"With very few exceptions, we still have some big gaps in evidence," said Dr. Marc S. Williams, director of clinical genetics at the American College of Medical Genetics and director of Intermountain Healthcare, Clinical Genetics Institute, in Salt Lake City. "Do we really know if this works or not?"

"We don't know what they do to help people or hurt them," Khoury added.

Some are tried and true, such as those to detect the BRCA 1 and 2 genes, which heighten a woman's risk for breast and ovarian cancer, or specific tests to figure the risk for Lynch syndrome, a hereditary form of colon cancer.

But take the example of several much-hyped genetic tests to help determine what type or what dose of antidepressant would be effective for different individuals.

"Researchers have found that even clinically available tests that are supposed to inform someone about specific doses or specific medications use virtually no evidence. We don't even know what to do with the results of tests in terms of dosing, etcetera," Williams said. "People are promoting this test to choose which SSRI [selective serotonin reuptake inhibitor] they should use and at what dose with almost no evidence. We'd love to be able to predict which drug to use, but the evidence just isn't there to support that."

And results could be alarming to some people, said Sandra Soo-Jin Lee, senior research scholar and medical anthropologist at the Stanford University Center for Biomedical Ethics, although one recent study reported that people who discovered they had a higher risk for Alzheimer's through a genetic test were not psychologically distressed by the results.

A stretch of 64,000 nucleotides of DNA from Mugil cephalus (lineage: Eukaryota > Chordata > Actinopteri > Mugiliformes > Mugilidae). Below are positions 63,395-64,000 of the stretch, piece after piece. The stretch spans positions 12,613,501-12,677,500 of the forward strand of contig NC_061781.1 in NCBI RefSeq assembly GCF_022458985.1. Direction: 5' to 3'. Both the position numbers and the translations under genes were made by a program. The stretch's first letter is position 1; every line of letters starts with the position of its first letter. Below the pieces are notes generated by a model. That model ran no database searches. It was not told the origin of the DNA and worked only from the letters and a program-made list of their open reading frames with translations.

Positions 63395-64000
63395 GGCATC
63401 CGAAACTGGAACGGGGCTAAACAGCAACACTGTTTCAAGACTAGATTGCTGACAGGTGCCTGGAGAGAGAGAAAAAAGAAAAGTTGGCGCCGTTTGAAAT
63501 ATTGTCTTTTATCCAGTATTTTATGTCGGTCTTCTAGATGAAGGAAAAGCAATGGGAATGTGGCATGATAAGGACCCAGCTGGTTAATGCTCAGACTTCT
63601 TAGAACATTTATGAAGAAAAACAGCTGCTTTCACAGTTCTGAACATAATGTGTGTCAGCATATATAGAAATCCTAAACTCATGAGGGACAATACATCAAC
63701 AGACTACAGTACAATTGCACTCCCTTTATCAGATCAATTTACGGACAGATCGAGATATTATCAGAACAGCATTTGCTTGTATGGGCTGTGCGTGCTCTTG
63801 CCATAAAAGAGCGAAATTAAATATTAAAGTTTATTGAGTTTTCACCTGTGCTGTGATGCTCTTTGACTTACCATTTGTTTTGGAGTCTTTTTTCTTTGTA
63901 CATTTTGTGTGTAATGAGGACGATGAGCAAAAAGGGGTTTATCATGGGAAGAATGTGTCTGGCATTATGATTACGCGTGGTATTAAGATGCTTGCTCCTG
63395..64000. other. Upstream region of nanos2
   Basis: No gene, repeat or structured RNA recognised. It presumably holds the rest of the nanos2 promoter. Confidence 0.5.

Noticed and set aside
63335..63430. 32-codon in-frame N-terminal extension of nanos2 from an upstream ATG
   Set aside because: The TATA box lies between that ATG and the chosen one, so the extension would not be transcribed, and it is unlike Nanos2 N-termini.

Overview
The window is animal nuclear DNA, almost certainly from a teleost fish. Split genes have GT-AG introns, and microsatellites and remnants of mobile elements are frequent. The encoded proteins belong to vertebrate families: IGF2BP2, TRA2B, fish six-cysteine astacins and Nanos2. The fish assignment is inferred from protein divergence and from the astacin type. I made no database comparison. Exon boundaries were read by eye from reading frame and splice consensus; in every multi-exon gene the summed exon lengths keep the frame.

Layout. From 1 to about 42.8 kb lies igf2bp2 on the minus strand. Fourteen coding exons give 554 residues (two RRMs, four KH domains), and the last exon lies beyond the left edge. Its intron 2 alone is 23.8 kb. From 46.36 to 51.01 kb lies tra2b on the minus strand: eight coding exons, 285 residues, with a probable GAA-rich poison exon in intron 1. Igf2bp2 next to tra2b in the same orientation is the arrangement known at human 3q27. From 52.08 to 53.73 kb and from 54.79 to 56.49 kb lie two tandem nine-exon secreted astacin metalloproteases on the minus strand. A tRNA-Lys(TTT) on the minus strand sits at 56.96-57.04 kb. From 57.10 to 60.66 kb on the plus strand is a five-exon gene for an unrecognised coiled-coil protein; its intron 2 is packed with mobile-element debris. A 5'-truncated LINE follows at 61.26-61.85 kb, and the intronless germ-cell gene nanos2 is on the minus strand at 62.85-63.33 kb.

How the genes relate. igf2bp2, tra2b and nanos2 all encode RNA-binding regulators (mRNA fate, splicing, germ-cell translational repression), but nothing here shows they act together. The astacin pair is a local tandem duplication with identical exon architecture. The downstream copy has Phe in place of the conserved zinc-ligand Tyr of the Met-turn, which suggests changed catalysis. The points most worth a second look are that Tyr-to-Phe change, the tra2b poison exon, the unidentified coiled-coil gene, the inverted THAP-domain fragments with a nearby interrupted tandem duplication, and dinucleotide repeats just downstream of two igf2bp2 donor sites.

Perhaps they kept in mind that genes are only one factor that determine risk. The environment also has a lot to do with it.

For instance, "there is a fairly robust history of research around genetic variations a population might express in terms of how they take up those chemicals. So, in terms of caffeine metabolism, there may be some individuals that are fast metabolizers of caffeine so it goes through their system fairly quickly," Lee said.

"But there may also be other things about that person and that person's environment that affect how they metabolize caffeine. For now, we just don't know what's what in terms of tests and results," she added.

"Right now, the direct-to-consumer genetic testing companies are working in an unregulated space. It's sort of a no man's land," Lee said. "But I think there are some indications that we are moving in a direction of creating some hopeful policies. One of the first steps is making sure all the stakeholders come together and discuss what would be helpful in terms of regulation. That not only means health-care providers and patients, but companies themselves."

Attempts by HealthDay to reach several makers of the tests for comment were unsuccessful.

More information

The U.S. National Library of Medicine has more on genetic testing.

Author: By Amanda Gardner
HealthDay Reporter

SOURCES: Muin J. Khoury, M.D., Ph.D., director, Office of Public Health Genomics, U.S. Centers for Disease Control and Prevention, Atlanta; Marc S. Williams, M.D., director, clinical genetics, American College of Medical Genetics, and director, Intermountain Healthcare, Clinical Genetics Institute, Salt Lake City, Utah; Sandra Soo-Jin Lee, Ph.D., senior research scholar and medical anthropologist, Stanford University Center for Biomedical Ethics, Palo Alto, Calif.; March 27, 2009, The New York Times

Copyright © 2009 ScoutNews, LLC. All rights reserved.

Read Article at HealthDay.com